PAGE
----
# Do You Like AB SKF (publ) (STO:SKF B) At This P/E Ratio?

This article is for investors who would like to improve their understanding of price to earnings ratios (P/E ratios). We’ll show how you can use AB SKF (publ)’s (STO:SKF B) P/E ratio to inform your assessment of the investment opportunity. What is AB SKF’s P/E ratio? Well, based on the last twelve months it is 12.53. That corresponds to an earnings yield of approximately 8.0%.

See our latest analysis for AB SKF

### How Do I Calculate AB SKF’s Price To Earnings Ratio?

The formula for P/E is:

Price to Earnings Ratio = Share Price ÷ Earnings per Share (EPS)

Or for AB SKF:

P/E of 12.53 = SEK182.45 ÷ SEK14.56 (Based on the trailing twelve months to September 2019.)

### Is A High Price-to-Earnings Ratio Good?

A higher P/E ratio implies that investors pay a higher price for the earning power of the business. That is not a good or a bad thing per se, but a high P/E does imply buyers are optimistic about the future.

### How Does AB SKF’s P/E Ratio Compare To Its Peers?

The P/E ratio essentially measures market expectations of a company. We can see in the image below that the average P/E (17.2) for companies in the machinery industry is higher than AB SKF’s P/E.

This suggests that market participants think AB SKF will underperform other companies in its industry.

### How Growth Rates Impact P/E Ratios

Generally speaking the rate of earnings growth has a profound impact on a company’s P/E multiple. That’s because companies that grow earnings per share quickly will rapidly increase the ‘E’ in the equation. That means even if the current P/E is high, it will reduce over time if the share price stays flat. A lower P/E should indicate the stock is cheap relative to others — and that may attract buyers.

AB SKF saw earnings per share decrease by 6.0% last year. But it has grown its earnings per share by 32% per year over the last five years. Shareholders have some reason to be optimistic, but the future is always uncertain. So investors should always consider the P/E ratio alongside other factors, such as whether company directors have been buying shares.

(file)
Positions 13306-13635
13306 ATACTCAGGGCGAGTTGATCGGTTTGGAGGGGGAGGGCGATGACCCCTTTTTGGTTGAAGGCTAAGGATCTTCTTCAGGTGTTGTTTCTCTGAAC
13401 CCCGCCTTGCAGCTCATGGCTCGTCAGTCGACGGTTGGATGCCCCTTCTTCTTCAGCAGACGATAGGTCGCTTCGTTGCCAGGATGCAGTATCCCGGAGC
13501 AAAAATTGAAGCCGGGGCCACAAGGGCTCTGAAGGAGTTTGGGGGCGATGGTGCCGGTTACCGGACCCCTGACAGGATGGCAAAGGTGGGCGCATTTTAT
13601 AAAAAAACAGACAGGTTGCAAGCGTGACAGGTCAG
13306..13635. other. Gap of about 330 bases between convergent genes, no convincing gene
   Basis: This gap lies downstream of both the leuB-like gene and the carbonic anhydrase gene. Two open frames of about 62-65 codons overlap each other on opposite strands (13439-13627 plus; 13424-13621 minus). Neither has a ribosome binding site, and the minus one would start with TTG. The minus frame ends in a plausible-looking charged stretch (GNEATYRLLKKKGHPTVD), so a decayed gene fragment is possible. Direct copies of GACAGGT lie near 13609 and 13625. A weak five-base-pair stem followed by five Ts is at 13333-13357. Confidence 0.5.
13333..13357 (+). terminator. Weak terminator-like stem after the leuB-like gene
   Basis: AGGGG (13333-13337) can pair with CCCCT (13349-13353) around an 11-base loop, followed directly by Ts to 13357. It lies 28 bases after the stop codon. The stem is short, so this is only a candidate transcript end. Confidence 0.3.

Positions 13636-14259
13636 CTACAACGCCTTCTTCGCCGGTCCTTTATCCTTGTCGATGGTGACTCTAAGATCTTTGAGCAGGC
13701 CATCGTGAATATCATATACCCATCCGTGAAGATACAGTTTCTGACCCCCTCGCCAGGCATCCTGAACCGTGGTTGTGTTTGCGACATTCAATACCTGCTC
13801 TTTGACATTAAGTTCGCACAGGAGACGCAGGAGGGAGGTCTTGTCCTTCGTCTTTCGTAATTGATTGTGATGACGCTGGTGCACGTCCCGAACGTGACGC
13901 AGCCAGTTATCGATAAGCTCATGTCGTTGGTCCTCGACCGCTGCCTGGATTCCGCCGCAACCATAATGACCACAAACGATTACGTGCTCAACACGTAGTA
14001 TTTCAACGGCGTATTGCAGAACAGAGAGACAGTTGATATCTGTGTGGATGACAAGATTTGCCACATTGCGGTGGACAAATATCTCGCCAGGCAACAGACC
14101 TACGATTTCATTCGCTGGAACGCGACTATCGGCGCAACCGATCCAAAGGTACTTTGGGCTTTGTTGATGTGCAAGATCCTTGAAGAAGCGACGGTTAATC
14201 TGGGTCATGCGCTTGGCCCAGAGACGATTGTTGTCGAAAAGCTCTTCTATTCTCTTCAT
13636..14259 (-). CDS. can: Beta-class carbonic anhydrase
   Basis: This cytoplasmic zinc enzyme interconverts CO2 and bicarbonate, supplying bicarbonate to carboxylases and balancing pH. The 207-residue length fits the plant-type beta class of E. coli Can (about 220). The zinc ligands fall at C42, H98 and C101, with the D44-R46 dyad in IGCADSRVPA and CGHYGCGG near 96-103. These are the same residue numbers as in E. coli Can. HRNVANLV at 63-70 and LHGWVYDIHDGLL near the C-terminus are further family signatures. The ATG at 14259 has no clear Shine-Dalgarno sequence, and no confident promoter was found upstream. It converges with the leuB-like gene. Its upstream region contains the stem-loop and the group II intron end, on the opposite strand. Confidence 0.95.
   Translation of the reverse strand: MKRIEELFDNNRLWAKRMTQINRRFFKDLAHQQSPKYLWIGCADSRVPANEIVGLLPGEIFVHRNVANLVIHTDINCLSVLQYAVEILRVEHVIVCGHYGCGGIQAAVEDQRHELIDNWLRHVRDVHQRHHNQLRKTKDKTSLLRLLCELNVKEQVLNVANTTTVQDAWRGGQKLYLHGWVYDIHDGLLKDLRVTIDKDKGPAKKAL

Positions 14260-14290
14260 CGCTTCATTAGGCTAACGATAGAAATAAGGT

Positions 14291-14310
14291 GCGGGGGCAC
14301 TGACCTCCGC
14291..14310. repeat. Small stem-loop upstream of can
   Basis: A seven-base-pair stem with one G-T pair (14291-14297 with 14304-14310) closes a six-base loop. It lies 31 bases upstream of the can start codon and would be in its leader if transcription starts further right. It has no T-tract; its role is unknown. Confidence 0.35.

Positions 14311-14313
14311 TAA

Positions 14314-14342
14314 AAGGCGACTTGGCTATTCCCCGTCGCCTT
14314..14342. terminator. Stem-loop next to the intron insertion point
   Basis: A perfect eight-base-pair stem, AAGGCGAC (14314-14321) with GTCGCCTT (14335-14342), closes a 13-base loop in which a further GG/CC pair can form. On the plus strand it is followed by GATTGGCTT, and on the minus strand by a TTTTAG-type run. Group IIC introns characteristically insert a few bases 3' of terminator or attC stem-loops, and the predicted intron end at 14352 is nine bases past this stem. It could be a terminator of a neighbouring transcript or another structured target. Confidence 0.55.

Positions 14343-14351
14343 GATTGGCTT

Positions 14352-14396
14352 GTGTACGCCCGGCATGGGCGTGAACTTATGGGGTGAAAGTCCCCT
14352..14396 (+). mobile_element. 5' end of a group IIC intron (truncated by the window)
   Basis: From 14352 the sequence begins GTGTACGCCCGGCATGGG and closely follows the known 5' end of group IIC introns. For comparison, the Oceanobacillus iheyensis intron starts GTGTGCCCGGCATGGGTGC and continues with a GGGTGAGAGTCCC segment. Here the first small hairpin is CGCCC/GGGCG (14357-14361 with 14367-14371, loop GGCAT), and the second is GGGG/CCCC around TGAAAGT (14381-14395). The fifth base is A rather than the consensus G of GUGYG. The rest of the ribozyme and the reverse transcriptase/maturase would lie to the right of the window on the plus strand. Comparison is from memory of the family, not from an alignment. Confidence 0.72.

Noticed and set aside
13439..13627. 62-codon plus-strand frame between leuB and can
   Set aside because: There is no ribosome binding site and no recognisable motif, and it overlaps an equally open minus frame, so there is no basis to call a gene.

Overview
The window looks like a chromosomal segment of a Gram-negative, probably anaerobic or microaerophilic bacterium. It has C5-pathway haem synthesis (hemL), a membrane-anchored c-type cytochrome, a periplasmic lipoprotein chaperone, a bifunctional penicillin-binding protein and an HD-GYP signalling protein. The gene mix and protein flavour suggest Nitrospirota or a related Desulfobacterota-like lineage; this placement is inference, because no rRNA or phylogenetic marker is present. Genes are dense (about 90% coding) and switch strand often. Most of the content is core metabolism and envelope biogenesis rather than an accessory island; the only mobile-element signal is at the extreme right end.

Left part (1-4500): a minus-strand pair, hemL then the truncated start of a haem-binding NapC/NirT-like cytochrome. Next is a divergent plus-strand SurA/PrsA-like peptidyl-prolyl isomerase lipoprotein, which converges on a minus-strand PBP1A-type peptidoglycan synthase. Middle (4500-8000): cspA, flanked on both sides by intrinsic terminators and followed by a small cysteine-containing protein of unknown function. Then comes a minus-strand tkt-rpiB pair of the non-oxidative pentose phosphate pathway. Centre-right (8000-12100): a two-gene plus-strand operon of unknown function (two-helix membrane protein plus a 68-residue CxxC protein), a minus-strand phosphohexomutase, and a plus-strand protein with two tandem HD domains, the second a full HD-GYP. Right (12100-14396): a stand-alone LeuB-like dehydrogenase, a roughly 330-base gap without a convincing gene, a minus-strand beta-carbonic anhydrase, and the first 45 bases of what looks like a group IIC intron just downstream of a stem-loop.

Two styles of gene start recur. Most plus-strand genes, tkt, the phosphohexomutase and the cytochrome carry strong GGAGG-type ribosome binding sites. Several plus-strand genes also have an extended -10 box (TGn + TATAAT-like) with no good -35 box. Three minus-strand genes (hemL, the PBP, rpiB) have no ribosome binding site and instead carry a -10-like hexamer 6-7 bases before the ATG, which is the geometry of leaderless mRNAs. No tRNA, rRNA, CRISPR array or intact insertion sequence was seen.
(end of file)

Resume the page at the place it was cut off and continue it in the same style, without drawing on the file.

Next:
### A Limitation: P/E Ratios Ignore Debt and Cash In The Bank

One drawback of using a P/E ratio is that it considers market capitalization, but not the balance sheet. That means it doesn’t take debt or cash into account. Theoretically, a business can improve its earnings (and produce a lower P/E in the future) by investing in growth. That means taking on debt (or spending its cash).

While growth expenditure doesn’t always pay off, the point is that it is a good option to have; but one that the P/E ratio ignores.

### Is Debt Impacting AB SKF’s P/E?

AB SKF has net debt worth just 6.9% of its market capitalization. So it doesn’t have as many options as it would with net cash, but its debt would not have much of an impact on its P/E ratio.

### The Verdict On AB SKF’s P/E Ratio

AB SKF trades on a P/E ratio of 12.5, which is below the SE market average of 18.4. The debt levels are not a major concern, but the lack of EPS growth is likely weighing on sentiment.

Investors have an opportunity when market expectations about a stock are wrong. As value investor Benjamin Graham famously said, ‘In the short run, the market is a voting machine but in the long run, it is a weighing machine. So this free visualization of the analyst consensus on future earnings could help you make the right decision about whether to buy, sell, or hold.

Of course, you might find a fantastic investment by looking at a few good candidates. So take a peek at this free list of companies with modest (or no) debt, trading on a P/E below 20.

If you spot an error that warrants correction, please contact the editor at editorial-team@simplywallst.com. This article by Simply Wall St is general in nature. It does not constitute a recommendation to buy or sell any stock, and does not take account of your objectives, or your financial situation. Simply Wall St has no position in the stocks mentioned.

We aim to bring you long-term focused research analysis driven by fundamental data. Note that our analysis may not factor in the latest price-sensitive company announcements or qualitative material. Thank you for reading.